Fighting high-risk neuroblastoma: More radiation is not better

Neuroblastoma is a cancerous tumor that begins in nerve tissue of infants and young children. Neuroblastoma accounts for about 6% of all childhood cancers. There are about 800 new cases diagnosed each year in the U.S., 90% of them in children younger than age five.

High-risk neuroblastoma is defined using a combination of risk factors including age, stage, pathology and other biologic features. These patients with high-risk neuroblastoma typically receive combination treatment that includes chemotherapy, surgery, stem cell transplants and radiation. Even so, they often develop tumors that may occur in other organs or lymph nodes, and the five-year survival rate for high-risk neuroblastoma is only 40% to 50% according to the American Society of Clinical Oncology.

Some studies have suggested that increasing the radiation dose — called “boost” radiation — might prevent a local recurrence. A team from the Children’s Oncology Group decided to see whether that finding held up. Their study enrolled 323 patients between November 2007 and February 2012. They gave 133 patients who had residual tumor after surgery “boost” radiation therapy for a total dose of 36 Gy (a measure of how much radiation is absorbed by tissue). Patients on a previous Children’s Oncology Group trial who had residual tumor after surgery received radiation therapy totaling 21.6 Gy. The researchers compared the two groups using several measures of treatment effectiveness, including five-year cumulative incidence of local progression and overall survival.

None of the measures showed any significant differences between the two groups, said lead author Kevin Liu, MD, DPhil, of the Harvard Radiation Oncology Program. His group therefore recommends that all high-risk neuroblastoma patients should receive only the standard radiation dose.

External beam radiation therapy outperformed stereotactic body radiotherapy in spinal tumor pain control

When tumors spread to the spine from organs like the lungs, breasts or prostate, radiation therapy is the treatment of choice to shrink the tumors, ease pain and improve patients’ quality of life. But which type of radiation therapy leads to the best results?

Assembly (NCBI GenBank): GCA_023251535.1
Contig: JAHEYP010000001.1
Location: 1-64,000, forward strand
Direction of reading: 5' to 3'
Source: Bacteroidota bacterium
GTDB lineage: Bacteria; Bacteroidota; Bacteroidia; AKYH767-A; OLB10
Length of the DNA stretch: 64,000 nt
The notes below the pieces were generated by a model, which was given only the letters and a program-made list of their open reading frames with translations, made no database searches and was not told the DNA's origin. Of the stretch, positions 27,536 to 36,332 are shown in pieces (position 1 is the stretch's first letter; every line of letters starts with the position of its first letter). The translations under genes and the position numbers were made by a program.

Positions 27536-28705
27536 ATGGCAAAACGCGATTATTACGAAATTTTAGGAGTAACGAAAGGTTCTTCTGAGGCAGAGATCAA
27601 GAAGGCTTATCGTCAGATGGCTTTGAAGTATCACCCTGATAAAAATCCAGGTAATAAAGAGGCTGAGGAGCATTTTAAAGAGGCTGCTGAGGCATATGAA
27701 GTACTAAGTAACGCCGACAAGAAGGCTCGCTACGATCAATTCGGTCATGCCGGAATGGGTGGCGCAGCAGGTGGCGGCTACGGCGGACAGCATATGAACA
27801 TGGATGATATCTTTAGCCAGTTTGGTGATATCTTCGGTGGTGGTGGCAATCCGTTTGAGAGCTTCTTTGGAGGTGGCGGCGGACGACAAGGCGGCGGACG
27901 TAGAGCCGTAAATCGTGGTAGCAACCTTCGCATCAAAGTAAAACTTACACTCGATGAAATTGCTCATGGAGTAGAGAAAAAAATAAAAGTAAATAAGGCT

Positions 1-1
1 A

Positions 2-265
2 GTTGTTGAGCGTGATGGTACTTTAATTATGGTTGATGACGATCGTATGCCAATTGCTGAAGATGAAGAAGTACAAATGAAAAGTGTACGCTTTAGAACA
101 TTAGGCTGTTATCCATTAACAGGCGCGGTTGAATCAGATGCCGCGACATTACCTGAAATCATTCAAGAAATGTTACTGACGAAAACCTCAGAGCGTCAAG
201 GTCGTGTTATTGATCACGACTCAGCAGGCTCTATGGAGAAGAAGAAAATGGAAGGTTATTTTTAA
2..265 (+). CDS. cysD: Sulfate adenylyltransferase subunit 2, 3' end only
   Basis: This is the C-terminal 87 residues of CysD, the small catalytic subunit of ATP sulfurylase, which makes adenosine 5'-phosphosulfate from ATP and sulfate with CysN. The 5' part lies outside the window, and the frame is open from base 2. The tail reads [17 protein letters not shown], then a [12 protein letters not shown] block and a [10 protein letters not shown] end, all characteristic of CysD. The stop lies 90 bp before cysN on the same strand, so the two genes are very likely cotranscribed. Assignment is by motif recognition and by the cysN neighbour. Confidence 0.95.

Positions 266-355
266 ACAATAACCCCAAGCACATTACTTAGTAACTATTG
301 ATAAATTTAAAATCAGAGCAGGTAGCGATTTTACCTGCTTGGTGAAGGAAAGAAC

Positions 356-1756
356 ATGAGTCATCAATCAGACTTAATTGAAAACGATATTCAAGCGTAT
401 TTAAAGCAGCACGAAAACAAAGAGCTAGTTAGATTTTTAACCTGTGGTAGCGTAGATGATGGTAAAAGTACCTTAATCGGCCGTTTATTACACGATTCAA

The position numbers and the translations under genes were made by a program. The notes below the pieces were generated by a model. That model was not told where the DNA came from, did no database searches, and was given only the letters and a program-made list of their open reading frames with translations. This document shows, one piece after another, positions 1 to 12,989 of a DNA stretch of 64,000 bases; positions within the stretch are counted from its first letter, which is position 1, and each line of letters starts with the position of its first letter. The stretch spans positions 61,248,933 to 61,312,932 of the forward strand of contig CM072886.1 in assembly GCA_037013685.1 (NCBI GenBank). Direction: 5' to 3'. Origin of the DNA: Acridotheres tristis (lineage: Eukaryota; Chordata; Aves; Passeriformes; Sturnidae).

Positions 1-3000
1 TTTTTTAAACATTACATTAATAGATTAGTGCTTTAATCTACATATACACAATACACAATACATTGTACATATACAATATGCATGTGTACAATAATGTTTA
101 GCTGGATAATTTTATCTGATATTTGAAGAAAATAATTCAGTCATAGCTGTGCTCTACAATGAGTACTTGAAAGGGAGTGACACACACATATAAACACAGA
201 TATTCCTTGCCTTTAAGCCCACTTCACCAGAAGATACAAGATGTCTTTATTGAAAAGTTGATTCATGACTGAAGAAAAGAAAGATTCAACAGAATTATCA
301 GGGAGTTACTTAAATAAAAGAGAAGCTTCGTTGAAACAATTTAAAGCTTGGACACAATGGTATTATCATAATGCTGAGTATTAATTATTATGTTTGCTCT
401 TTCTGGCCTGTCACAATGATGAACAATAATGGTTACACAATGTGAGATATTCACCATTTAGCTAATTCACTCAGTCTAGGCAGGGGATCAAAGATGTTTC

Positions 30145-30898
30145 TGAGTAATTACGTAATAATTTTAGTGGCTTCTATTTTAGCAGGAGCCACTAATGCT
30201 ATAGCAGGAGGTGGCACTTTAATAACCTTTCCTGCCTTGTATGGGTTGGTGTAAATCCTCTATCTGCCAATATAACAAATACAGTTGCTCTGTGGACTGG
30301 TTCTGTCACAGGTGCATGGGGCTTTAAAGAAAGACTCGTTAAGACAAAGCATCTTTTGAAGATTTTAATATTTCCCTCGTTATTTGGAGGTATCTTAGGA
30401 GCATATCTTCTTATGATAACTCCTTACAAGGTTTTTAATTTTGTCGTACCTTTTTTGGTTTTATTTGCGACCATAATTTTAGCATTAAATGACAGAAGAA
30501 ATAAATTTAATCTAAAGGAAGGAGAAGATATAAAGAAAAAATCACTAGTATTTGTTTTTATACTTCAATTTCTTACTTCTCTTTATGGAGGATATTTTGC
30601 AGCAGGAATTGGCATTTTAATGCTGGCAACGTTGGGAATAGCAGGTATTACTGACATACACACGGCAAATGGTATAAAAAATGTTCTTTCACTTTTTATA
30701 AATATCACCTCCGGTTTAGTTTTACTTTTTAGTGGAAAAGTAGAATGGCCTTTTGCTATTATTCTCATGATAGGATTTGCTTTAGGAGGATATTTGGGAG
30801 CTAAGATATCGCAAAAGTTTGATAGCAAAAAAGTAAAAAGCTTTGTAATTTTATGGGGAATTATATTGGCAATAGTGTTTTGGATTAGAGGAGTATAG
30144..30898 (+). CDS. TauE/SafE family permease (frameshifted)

Samuel Ryu, MD, chair of the Radiation Oncology Department at Stony Brook University Hospital in Stony Brook, New York, expected that stereotactic body radiotherapy (SBRT) would improve pain control more than conventional external beam radiation therapy (EBRT). That’s because SBRT delivers higher doses of radiation to tumor tissue compared to conventional EBRT while sparing healthy tissue. With EBRT, healthy tissues receive radiation as the beams pass through to reach the tumor, which means the doses must be lower to limit this potentially harmful exposure.

“Previous experience with spine radiosurgery has shown much improved tumor and pain control in patients,” Dr. Ryu said. “Therefore, the next step was to perform a randomized study to compare how effective radiosurgery and conventional radiation were at controlling pain caused by spine metastasis.”

To the surprise of Dr. Ryu and his colleagues, EBRT outperformed SBRT in a head-to-head pain-control comparison involving some 300 patients. The average pain score in both groups was around six out of 10 before receiving radiation therapy. At three months following radiation, patients in the SBRT group reported an average improvement of three points on the pain scale. At the same time, patients in the EBRT group reported an average pain scale improvement of nearly four points.

While EBRT had better-than-expected pain control, the question remains: Is the standard external beam radiation dose sufficient to control the tumor? Dr. Ryu stated, “The long-term effects on pain and tumor control should be the ultimate goal, and we are still waiting to learn from those results which form of radiotherapy is more effective.”